what would you suggest are the starting points for comparing, in an easy, visual way, implied and delivered volatility surfaces? I'd like to see what the differences are between the historic surfaces, and the implied surfaces.

Implieds are easy enough, for example USDBRL:

enter image description here

But how would you go about taking a set of the past 2 years of historic returns and convert it into an equivalent surface to the above?

Perhaps there are other ways usefully to look at this problem, and where should I start? I have looked at boxplots of historic returns, but then I have the opposite problem namely, a visual representation of the historic vol but then how do I compare it to implieds?

Another thing I could do is simply to look at the historic standard deviation and compare it to the ATM vols, but then I'd be ignoring the (very useful) relative value information in the wings (because I have a sneaky suspicion that the upside wings are expensive).

My preferred tool is R (and Excel fallback if I must), or Python.

  • $\begingroup$ How did you produce the chart? With R? $\endgroup$
    – vonjd
    Commented Jun 6, 2011 at 6:07
  • 1
    $\begingroup$ @vonjd no with Excel. I am shamed to say that I while I am an experienced trader and programmer, I am not a quant, and am only beginning to learn R. So the data comes from Bloomberg, which gives the ATM, RR, and flys for each tenor and delta and I have backed out the outright vols for each point. $\endgroup$ Commented Jun 6, 2011 at 7:31

1 Answer 1


Implied volatility is the volatility implied by some model. You will have a skew if your model is implying different volatilities for different strikes. However, the realized volatility of the underlying will be the same for all strikes. So, when you are dealing with realized vol, you can drop the "moneyness" axis.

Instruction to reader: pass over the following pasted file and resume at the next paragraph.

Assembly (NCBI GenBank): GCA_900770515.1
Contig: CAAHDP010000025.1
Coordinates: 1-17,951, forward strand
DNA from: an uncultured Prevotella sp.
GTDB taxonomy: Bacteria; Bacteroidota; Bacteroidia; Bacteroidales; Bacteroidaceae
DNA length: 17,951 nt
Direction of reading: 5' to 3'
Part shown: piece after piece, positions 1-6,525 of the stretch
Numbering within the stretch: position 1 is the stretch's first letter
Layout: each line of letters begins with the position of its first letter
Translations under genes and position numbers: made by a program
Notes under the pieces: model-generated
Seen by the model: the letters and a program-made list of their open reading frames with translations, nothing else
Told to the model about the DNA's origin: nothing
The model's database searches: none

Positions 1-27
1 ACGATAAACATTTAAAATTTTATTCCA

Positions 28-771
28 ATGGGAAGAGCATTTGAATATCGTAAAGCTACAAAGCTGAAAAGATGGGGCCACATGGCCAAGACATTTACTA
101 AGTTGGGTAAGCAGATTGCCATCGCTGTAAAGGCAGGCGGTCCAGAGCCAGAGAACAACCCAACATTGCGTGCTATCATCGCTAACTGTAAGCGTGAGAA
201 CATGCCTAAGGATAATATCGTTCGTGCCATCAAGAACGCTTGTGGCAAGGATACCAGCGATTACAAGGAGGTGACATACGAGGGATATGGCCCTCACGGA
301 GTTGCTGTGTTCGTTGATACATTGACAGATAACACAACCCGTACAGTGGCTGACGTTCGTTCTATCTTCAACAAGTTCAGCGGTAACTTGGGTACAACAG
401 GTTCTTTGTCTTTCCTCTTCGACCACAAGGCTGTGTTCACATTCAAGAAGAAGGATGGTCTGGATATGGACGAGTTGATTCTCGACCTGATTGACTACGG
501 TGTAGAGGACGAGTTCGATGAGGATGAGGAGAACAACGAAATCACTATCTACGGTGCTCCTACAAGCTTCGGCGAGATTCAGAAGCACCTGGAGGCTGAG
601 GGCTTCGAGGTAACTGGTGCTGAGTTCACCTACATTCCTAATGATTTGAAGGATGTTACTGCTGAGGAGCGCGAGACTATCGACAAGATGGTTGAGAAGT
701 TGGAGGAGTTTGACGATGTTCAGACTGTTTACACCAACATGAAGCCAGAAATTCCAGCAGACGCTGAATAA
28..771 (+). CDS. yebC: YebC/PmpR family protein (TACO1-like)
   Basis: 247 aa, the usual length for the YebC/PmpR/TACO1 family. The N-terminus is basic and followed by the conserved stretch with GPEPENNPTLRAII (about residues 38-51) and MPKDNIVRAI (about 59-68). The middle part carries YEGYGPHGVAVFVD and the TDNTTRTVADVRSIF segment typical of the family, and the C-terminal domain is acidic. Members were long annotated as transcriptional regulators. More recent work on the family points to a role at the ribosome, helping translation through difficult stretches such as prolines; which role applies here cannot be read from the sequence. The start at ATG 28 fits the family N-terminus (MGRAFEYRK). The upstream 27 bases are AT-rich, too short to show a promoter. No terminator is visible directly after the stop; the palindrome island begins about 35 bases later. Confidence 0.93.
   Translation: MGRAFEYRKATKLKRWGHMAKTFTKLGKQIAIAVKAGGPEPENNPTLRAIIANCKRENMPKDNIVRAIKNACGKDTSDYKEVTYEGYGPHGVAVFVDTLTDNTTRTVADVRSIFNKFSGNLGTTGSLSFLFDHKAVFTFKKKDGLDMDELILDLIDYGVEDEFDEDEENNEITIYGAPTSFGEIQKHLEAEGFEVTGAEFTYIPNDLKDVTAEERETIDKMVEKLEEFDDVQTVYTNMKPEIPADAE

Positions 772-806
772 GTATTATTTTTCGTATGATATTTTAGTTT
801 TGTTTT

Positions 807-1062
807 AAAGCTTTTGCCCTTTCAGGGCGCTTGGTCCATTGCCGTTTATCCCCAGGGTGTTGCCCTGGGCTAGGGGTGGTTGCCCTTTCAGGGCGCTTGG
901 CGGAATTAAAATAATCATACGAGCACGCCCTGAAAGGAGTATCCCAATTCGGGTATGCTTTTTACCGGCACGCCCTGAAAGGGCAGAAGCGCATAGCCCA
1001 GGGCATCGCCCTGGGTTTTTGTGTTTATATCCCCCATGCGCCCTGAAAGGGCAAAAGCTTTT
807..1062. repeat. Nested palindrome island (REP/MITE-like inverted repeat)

Volatility cones can help you compare implied vol to historic vol. Volatility cones are constructed using any historic volatility estimator to calculate n-day vols for several n's using a rolling window. Multiply by an adjustment factor to take out the bias introduced by using overlapping data. Then you can plot confidence intervals.

See Euan Sinclair's book, Volatility Trading, or the 1990 paper by Burghart and Lane, "How to Tell if Options are Cheap"

Edit: See an application of the Burghart, Lane paper

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    $\begingroup$ How to tell if options are cheap can be found here: nuclearphynance.com/User%20Files/1915/… $\endgroup$
    – vonjd
    Commented Jun 17, 2011 at 7:06
  • $\begingroup$ thanks for the links to the paper and the book. So there is no point in trying to compare the skew and kurtosis of the historic distribution, to the risk reversal pricing and smile of the curve, analagous to how macro traders will compare historic with implied ATM vol? That's what I was wondering basically. Second, what do you mean by overlapping data? I am using bloomberg "last price" closing prices, so there should be no overlap? For completeness I take log returns of that series and multiply by sqrt(262) to get the annualized vol. What would you do differently? $\endgroup$ Commented Jun 17, 2011 at 7:15
  • $\begingroup$ @vonjd I have found the following two papers to be interesting wrt to this question as well: bcb.gov.br/ingles/estabilidade/2002_nov/ref200201c62i.pdf and rbnz.govt.nz/research/discusspapers/dp02_04.pdf $\endgroup$ Commented Jun 20, 2011 at 12:03
  • $\begingroup$ @vonjd Thank you for the link! I have been looking for a digital copy of that paper forever! $\endgroup$ Commented Jul 21, 2011 at 19:56

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